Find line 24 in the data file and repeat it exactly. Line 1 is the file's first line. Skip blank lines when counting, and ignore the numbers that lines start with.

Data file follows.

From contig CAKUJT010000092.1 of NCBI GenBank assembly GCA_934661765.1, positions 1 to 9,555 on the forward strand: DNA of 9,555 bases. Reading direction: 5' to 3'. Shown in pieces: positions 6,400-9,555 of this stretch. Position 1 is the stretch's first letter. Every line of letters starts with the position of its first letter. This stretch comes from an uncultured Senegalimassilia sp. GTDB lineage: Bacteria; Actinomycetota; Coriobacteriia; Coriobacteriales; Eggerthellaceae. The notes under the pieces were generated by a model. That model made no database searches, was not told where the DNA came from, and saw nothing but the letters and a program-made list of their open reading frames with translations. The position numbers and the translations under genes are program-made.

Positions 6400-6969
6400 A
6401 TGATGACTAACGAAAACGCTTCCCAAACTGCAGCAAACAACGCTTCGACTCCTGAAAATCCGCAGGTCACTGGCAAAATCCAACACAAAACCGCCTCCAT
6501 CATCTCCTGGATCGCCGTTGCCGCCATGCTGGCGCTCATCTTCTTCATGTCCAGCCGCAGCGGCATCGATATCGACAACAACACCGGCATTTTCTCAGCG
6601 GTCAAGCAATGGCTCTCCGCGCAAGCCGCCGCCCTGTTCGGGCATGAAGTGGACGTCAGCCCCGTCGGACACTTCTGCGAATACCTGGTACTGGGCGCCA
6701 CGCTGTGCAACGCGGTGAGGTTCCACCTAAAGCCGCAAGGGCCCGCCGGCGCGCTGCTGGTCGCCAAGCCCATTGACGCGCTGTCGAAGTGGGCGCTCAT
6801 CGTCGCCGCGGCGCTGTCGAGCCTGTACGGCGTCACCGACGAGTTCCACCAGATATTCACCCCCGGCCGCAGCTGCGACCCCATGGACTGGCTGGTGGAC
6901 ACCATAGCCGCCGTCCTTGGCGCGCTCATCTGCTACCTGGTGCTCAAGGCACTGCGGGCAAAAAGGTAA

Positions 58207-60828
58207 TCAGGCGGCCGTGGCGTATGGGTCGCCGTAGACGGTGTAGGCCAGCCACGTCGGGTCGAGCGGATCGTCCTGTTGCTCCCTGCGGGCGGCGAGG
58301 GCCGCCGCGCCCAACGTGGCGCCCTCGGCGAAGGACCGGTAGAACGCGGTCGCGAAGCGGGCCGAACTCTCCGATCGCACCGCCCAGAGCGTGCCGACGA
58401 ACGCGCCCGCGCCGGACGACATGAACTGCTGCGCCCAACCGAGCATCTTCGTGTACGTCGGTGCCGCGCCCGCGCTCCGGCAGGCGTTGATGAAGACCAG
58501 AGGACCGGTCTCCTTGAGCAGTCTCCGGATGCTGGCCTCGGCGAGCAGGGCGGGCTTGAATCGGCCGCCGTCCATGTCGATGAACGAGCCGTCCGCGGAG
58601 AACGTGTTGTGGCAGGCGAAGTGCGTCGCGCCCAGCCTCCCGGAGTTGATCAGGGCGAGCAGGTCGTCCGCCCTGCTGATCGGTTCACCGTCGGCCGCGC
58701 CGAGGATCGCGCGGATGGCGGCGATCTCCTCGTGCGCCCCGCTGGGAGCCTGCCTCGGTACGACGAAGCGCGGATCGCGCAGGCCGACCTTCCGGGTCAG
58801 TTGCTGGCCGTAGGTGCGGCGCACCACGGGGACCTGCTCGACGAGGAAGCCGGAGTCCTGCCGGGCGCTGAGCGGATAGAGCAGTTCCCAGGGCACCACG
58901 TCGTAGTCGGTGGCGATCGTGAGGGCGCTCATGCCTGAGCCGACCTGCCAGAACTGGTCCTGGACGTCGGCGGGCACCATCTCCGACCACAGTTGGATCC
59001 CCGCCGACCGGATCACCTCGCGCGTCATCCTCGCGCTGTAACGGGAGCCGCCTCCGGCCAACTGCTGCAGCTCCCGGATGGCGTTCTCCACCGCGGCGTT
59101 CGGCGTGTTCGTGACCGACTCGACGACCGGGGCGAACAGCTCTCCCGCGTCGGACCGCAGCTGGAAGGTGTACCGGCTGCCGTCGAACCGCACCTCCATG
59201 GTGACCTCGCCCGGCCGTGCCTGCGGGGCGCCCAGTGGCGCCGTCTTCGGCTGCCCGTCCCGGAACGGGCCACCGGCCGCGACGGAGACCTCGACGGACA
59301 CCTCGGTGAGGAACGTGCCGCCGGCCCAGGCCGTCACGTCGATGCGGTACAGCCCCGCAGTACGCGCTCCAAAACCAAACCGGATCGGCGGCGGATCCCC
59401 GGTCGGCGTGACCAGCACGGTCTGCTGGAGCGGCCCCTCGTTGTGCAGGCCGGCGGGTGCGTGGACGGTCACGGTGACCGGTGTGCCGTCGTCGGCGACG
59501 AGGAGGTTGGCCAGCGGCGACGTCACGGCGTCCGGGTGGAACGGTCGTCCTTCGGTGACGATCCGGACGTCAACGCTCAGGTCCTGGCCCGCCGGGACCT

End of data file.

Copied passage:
59501 AGGAGGTTGGCCAGCGGCGACGTCACGGCGTCCGGGTGGAACGGTCGTCCTTCGGTGACGATCCGGACGTCAACGCTCAGGTCCTGGCCCGCCGGGACCT